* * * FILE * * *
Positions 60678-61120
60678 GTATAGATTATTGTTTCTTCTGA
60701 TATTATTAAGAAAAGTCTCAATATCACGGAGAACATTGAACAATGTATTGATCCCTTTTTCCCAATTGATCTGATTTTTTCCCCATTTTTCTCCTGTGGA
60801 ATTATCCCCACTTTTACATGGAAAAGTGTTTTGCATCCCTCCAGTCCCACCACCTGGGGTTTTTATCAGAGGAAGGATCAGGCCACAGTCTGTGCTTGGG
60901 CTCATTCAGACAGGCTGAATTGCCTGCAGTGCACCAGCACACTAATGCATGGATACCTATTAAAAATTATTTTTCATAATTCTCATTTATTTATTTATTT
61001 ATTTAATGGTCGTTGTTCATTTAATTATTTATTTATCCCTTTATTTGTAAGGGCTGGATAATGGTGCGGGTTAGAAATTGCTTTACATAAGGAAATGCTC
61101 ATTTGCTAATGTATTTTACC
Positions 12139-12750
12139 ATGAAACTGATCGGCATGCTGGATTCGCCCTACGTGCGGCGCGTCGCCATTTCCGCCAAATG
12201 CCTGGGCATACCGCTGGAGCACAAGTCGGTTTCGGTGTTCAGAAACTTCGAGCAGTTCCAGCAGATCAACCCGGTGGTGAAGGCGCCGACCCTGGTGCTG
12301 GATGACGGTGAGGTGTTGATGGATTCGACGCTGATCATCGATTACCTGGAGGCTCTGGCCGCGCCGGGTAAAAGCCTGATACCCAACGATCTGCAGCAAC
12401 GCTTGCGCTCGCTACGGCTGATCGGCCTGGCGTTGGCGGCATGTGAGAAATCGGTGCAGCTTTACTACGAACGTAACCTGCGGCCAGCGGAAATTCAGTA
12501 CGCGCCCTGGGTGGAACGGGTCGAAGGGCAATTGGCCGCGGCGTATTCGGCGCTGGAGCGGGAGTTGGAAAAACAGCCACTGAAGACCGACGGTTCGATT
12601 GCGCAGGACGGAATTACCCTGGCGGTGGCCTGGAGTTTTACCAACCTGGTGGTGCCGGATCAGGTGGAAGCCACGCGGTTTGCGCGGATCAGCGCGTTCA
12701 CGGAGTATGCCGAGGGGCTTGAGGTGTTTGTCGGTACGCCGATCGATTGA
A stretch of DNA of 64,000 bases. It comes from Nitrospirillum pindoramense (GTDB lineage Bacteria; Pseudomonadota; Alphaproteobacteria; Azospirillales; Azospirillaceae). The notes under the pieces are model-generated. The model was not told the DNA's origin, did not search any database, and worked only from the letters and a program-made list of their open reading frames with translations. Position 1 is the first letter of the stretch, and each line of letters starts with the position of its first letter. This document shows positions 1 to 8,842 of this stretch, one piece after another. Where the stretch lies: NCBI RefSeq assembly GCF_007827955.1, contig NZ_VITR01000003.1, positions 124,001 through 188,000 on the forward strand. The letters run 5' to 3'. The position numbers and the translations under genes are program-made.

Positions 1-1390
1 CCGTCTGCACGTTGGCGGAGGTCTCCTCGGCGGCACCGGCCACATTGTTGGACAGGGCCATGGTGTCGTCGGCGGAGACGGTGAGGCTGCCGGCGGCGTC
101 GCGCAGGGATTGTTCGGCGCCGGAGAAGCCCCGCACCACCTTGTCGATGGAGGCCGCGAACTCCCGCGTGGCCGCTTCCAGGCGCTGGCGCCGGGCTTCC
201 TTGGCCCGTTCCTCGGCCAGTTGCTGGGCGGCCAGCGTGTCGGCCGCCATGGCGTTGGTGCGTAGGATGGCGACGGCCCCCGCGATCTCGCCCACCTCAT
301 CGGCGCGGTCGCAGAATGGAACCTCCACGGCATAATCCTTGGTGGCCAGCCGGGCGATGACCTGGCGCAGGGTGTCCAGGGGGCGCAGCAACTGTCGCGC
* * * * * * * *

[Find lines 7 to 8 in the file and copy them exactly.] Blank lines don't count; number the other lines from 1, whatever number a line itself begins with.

61101 ATTTGCTAATGTATTTTACC
Positions 12139-12750